Framework for Concept Introduction: A general framework can be adapted from the Zone of Proximal Development or ZPD, which is an instructional concept (due initially to Lev Vygotsky) that continues to evolve, especially in its treatment within the world of education and relation to scaffolding.
The Wikipedia definition provided (quoting Vygotsky) is:
the distance between the actual developmental level as determined by independent problem solving and the level of potential development as determined through problem solving under adult guidance, or in collaboration with more capable peers
So the two constraints of (1) whether or not the concept falls within a student's ZPD, and (2) how much time can be spent on working with the student, are probably enough to give a very basic framework for introducing a concept. In particular, if either of these constraints is not satisfied, then the concept should be avoided for the time being.
This approach is admittedly simplistic, since there are lots of things that could be covered in a course, i.e., that are potentially within students' ken given enough time, but at the expense of other material. To develop such a framework further, then, one must at least have some idea of the course goals.
Frogs, Birds, and Chunking: The "frogs and birds" metaphor refers to a notion introduced by Freeman Dyson in a talk where he begins:
Some mathematicians are birds, others
are frogs. Birds fly high in the air and
survey broad vistas of mathematics out
to the far horizon. They delight in concepts that unify our thinking and bring
together diverse problems from different parts of
the landscape. Frogs live in the mud below and see
only the flowers that grow nearby. They delight
in the details of particular objects, and they solve
problems one at a time. I happen to be a frog, but
many of my best friends are birds. The main theme
of my talk tonight is this. Mathematics needs both
birds and frogs. Mathematics is rich and beautiful
because birds give it broad visions and frogs give it
intricate details. Mathematics is both great art and
important science, because it combines generality
of concepts with depth of structures. It is stupid
to claim that birds are better than frogs because
they see farther, or that frogs are better than birds
because they see deeper. The world of mathematics is both broad and deep, and we need birds and
frogs working together to explore it (p. 212).
Dyson is discussing mathematicians, but you may wish to consider whether or not the discussion can be applied to students of mathematics, as well. Something like: Can students in mathematics classes be meaningfully divided into tadpoles and hatchlings?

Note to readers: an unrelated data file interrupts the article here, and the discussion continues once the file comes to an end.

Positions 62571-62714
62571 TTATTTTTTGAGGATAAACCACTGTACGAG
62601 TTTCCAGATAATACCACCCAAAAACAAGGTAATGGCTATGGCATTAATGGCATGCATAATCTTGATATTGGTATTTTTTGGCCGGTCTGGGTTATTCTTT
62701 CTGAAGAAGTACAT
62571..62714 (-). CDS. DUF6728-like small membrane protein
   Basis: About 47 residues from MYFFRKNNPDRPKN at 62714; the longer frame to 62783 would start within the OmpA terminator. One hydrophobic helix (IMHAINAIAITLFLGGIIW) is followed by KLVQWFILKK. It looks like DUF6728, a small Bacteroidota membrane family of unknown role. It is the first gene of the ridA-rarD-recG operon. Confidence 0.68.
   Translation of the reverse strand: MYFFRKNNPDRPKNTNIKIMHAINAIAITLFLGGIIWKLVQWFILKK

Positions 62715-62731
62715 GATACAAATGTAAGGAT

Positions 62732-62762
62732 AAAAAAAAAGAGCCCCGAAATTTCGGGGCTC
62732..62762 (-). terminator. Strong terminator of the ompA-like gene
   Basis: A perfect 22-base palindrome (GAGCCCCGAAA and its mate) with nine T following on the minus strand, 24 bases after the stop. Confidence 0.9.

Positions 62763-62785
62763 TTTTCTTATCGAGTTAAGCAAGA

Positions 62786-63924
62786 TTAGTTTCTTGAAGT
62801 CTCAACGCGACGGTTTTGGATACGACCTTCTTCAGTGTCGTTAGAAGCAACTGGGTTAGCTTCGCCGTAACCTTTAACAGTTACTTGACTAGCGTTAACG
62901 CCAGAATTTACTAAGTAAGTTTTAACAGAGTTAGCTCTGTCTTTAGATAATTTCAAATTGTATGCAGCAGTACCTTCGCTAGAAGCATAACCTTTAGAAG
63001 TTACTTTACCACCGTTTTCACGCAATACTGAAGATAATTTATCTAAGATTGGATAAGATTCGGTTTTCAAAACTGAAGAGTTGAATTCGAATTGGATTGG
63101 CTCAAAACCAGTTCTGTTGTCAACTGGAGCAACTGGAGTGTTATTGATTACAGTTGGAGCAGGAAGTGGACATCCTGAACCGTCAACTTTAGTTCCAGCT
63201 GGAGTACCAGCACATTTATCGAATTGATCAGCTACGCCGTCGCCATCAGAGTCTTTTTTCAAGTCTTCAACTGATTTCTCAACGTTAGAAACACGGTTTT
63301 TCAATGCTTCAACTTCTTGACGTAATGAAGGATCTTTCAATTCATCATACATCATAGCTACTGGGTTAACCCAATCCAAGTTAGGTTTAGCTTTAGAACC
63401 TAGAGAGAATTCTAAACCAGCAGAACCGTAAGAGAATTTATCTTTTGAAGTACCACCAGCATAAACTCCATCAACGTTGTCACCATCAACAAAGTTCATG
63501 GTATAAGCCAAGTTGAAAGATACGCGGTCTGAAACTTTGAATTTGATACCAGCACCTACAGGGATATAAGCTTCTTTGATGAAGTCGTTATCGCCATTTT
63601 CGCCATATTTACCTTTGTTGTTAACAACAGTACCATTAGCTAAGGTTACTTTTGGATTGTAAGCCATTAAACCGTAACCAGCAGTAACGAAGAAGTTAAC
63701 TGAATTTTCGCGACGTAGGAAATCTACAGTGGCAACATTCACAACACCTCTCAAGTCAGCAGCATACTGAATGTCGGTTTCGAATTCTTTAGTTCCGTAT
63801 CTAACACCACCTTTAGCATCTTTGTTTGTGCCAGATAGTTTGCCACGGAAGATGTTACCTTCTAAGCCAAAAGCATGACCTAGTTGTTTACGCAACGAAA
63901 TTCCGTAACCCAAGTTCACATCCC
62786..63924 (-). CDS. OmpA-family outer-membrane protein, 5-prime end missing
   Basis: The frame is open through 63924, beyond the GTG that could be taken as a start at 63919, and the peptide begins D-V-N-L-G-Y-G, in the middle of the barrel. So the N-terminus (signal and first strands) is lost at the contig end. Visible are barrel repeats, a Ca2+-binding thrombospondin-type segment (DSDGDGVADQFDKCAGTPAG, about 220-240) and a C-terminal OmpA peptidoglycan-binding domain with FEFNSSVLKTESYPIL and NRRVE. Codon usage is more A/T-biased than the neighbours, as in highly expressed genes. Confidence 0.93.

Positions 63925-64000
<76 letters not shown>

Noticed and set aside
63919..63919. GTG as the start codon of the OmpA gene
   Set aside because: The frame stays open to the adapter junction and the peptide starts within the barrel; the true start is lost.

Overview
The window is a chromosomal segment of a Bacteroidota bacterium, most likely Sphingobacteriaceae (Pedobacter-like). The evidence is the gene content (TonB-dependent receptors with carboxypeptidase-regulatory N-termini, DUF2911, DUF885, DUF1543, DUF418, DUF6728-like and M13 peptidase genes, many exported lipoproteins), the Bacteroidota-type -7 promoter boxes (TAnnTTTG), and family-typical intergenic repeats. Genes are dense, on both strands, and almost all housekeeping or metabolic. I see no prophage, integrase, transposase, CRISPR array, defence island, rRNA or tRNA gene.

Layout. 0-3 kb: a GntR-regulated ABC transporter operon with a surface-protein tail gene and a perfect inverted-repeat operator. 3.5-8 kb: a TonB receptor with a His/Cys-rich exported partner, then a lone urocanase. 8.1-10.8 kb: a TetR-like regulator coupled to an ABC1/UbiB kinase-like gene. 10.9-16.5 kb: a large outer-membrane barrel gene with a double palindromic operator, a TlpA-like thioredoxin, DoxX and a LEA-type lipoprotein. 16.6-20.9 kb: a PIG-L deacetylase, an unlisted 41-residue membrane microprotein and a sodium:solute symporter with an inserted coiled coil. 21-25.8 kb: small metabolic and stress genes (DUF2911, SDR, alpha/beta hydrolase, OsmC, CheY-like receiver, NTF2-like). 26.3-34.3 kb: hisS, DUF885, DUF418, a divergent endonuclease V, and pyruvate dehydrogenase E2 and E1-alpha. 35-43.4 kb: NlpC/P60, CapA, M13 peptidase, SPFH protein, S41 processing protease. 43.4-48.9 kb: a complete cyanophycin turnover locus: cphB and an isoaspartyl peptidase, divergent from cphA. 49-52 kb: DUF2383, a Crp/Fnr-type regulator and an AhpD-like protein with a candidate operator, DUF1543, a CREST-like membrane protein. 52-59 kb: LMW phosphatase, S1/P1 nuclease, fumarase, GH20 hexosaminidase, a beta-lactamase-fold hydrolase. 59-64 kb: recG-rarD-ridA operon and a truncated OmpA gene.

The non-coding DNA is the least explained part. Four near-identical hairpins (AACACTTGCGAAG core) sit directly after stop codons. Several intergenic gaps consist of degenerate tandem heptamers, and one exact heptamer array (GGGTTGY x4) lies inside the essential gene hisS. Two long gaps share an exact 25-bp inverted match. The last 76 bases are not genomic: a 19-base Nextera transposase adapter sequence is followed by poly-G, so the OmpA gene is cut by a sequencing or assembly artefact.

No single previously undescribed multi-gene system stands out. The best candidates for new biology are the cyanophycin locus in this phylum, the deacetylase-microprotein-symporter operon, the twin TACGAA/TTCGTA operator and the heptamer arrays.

My sense is that the answer, generally, is no: There might exist certain preferences, but early on students are not to be classified in this way. Instead, you must elect to provide a mix of "concepts that unify our thinking" and "details of particular objects." To share my own perception (and perhaps out myself as somewhat ranine), I think one must alternate between minor details, as objects are introduced, and broader comments as students' arsenal of examples grows.
With regard to "chunking," I refer to studies on chessboard perceptions; an early one, comparing the ability to reconstruct positions among players at different levels, can be found here. In this study and others that follow, it seems that experts are able to "chunk" concepts in a different way than novices. This can be helpful in situations that rely on one's memory capacity, but is also helpful more generally when clumping together broad ideas that can then be deconstructed.
To clarify: I bring up these three items (frogs, birds, chunking) to suggest that students be taught about new objects and some of the related details (frogs), and that more general conceptual explanations (birds) be introduced to unify the objects in a way that allows for better chunking. This allows for mastery to be attained in a domain (here, mathematics).
Loose Ends: Your question is actually four different ones.
Is there any good framework for deciding when it is a good idea to "skip the concept" and "just teach the method," knowing that students will appreciate the concept only much later in life, or possibly never?
Do you really show children why long division works?
And if you do, do you intend them to retain that concept?
Why is this skipping-of-the-concept sometimes good and sometimes bad?
I hope that I have provided helpful thoughts about 1, though I make no remarks here about utility; this is a needed consideration, but difficult to pin down when you do not know students' future paths. The answers to 2 and 3 are yes, assuming that the students have sufficient procedural fluency for this concept to be within their ZPD.
As for 4, skipping a concept can be bad because (as indicated above) it robs students of the opportunity to gain the bird's-eye-view that leads to chunking and, eventually, mastery/expertise. Skipping a concept can be good because, in most cases, an individual item covered can be generalized far beyond what could reasonably be expected in any single course. (Consider an example like Bloch's principle.)
As a final note, I think a good example of a concept that should be initially skipped is why you can write any rational number in lowest terms. It is true that, for a given rational number, you will be able to do this. However, to assert this for all rational numbers, one will need approximately the strength of the Principle of Mathematical Induction (PMI) or the Well-Ordering Principle (WOP). When teaching students (whether in elementary school or a community college developmental mathematics course) about rational numbers and discussing the process of simplification, I would not start talking about PMI or WOP.